So, after an enjoyable but fairly uneventful fishing wise start to our week we were out on the second evening of the trip looking at a couple of new marks that I thought might produce barracuda, a species we were all keen to catch. Driving past the first mark we could see from the motorway above it that it was already very busy so we went to the second. Unfortunately we couldn't find an access point so we decided to head back to the first mark and see if there was in fact enough room. When we got down it was still very busy with local anglers and it turned out most of them were fishing jigs for squid. Amongst them all Ross instantly recognised Nuno as he had been over in North Wales for the world shore fishing championships last year and had visited the tackle shop that Ross had been working in at the time. It's a small world after all! We all got talking and Nuno very generously invited the three of us out in his boat the with himself and his partner Fabyy, an offer simply too good to turn down so of course we accepted. Early next morning we all met down at Funchal Marina, headed out to sea and along the coast where we had an epic couple of hours fishing for dentex using live squid as bait. It was a great experience and we knew afterwards that unless something truly incredible happened, it would probably end up be the fishing highlight of the week.

As the week continued we fished various marks all over the island and were racking up the species as we did. Some places we'd fished before but we also explored some new spots that on the whole fished really well too and between the three of us we caught some nice fish using a variety of methods.

Lee's fished exclusively with light game jigs most of the week and was rewarded with some nice fish like this pink dentex with its funky fins.
A nice male parrotfish for Ross. If memory serves it took a chunk of raw prawn ledgered on the bottom down the inside of the harbour wall.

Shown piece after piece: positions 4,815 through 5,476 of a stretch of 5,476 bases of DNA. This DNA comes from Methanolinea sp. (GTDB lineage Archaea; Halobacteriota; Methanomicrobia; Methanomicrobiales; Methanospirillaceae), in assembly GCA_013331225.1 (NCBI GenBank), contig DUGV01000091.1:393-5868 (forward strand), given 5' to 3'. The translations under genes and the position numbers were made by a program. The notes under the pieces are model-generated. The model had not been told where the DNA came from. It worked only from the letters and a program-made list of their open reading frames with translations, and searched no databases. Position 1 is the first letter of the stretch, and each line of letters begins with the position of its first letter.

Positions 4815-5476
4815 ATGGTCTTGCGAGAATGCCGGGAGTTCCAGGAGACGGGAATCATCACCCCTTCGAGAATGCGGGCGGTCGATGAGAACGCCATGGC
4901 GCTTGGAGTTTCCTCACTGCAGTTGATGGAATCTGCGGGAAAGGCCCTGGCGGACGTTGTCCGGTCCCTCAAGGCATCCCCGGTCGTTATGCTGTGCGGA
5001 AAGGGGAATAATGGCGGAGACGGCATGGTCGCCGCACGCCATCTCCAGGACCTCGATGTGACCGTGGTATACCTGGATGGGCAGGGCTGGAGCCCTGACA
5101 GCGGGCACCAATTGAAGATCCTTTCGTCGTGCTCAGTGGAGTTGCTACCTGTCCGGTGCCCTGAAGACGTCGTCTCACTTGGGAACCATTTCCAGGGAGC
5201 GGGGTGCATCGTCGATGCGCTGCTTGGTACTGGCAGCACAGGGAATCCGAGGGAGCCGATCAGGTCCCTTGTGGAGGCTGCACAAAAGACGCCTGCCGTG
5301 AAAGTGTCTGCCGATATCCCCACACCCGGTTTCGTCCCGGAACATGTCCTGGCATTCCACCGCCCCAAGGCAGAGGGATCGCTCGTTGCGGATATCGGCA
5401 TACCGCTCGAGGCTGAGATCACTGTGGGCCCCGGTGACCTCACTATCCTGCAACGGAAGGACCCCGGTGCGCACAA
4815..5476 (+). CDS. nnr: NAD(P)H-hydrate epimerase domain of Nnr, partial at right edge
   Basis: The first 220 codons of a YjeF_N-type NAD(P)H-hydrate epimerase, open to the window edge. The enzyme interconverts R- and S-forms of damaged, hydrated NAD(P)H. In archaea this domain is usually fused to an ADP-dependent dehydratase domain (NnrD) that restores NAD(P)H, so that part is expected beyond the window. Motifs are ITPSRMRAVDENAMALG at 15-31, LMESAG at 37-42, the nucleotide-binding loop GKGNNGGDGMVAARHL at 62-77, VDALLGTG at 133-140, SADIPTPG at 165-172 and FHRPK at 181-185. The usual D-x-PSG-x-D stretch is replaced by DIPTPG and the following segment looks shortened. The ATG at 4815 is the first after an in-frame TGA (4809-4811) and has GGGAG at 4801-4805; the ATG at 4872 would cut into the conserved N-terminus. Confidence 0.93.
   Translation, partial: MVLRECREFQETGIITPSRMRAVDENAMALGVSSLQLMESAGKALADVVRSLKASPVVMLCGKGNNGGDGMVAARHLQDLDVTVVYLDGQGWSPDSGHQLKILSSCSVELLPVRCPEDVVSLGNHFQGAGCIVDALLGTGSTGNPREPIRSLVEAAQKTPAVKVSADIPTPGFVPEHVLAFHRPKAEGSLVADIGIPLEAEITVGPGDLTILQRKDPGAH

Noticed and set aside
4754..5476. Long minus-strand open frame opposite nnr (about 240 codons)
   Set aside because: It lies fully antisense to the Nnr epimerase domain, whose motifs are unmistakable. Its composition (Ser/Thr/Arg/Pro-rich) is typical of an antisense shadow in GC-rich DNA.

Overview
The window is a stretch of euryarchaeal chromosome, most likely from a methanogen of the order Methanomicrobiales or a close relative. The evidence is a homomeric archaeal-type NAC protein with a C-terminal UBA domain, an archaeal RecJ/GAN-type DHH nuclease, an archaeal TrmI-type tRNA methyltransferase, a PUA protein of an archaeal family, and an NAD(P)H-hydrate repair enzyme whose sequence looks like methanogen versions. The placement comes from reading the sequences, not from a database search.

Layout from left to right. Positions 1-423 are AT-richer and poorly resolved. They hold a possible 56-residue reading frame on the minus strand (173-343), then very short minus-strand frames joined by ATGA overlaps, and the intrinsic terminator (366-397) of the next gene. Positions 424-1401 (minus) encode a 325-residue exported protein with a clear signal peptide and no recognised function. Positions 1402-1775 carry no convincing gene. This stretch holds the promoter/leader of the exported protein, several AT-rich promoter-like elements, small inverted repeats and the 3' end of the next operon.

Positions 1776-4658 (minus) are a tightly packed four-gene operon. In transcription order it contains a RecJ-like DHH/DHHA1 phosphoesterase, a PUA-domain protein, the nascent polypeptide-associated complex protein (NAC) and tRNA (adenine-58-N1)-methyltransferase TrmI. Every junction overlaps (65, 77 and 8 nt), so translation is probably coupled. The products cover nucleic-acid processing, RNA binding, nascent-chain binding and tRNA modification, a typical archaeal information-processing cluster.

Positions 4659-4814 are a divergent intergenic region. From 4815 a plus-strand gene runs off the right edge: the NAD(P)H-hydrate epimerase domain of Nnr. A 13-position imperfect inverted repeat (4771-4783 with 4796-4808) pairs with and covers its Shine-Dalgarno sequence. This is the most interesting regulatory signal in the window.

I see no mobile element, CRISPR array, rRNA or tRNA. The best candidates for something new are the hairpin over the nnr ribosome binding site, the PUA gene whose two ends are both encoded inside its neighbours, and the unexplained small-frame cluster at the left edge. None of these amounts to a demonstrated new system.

In the same harbour this cracking derbio took a freelined bread flake. It went off like a rocket, stripping line of my reel multiple times. Awesome sport on my ultra light tackle!
After seeing a huge stingray swim past a breakwater we were fishing on a deadbait was rigged up and cast out on Ross's heavy lure rod. This produced two small stingrays in quick succession, one each for Ross and Lee. Sadly a third run didn't materialise so I never got the chance to catch one myself.
An early morning session fishing metal jigs into fairly deep water from a rock mark produced a few nice white trevally and this cracking striped seabream for Ross.
Night time sessions after dark were quite productive too. Lee's not usually a fan of fishing a drop shot rig but this white seabream was caught on a Gulp Fish Fry rigged on one.
A very happy species hunter with his first ever African striped grunt! Caught on the last after dark session of the holiday just before we were about to call it a night. Lee and Ross had both caught a few of these earlier in the trip and I took a fair amount of abuse for failing to do likewise so I was over the moon to catch my second new species of the trip.
Just for good measure I caught a second African striped grunt a few casts later. A nice looking fish that seem to only feed after dark.

By the end of the week we had racked up a very respectable thirty seven species between the three of us.

Here's what I caught with new species in bold...

  1. African Striped Grunt
  2. Atlantic Lizardfish
  3. Axillary Seabream
  4. Bastard Grunt
  5. Black Goby
  6. Black Seabream
  7. Canary Damsel
  8. Cardinalfish
  9. Chub Mackerel
  10. Common Dentex
  11. Common Two Banded Seabream
  12. Couch's Seabream
  13. Diamond Lizardfish
  14. Emerald Wrasse
  15. Guinean Puffer
  16. Lesser Weever
  17. Macronesian Sharpnose Puffer
  18. Madeira Goby
  19. Madeira Rockfish
  20. Mediterranean Rainbow Wrasse
  21. Ornate Wrasse
  22. Pandora Seabream
  23. Rock Goby
  24. Rockpool Blenny
  25. Salema
  26. Thick Lipped Grey Mullet
  27. Thin Lipped Grey Mullet
  28. White Seabream

Lee and Ross also added these to our group tally...
  1. Blue Runner
  2. Bogue
  3. European Stingray
  4. Gilthead Seabream
  5. Golden Grey Mullet
  6. Pink Dentex
  7. Saddled Seabream
  8. Striped Seabream
  9. White Trevally
As always it had been superb spending time with my two great friends and also it was nice to make two new friends in Nuno and Fabyy. After our initial chance encounter and the subsequent early morning boat adventure we'd met up with them again a few more times during the holiday. We did some lure fishing for bluefish and barracuda at sunrise one morning from the shore but sadly this didn't produce the target sepcies and all we caught was some crazy lizardfish that attacked lures almost as big as themselves. We also met up with them a couple of times in the afternoon and had a great time in their company eating some traditional island food. I was really taken back by their incredibly warm hospitality and generosity.  They are both really lovely people and when we return we'll certainly be meeting up with them again for sure. Over lunch we even talked about catching the ferry to Porto Santo together for a couple of days to do some fishing there. Madeira is an amazing place and I can't wait to get back down there again!

Tight lines, Scott.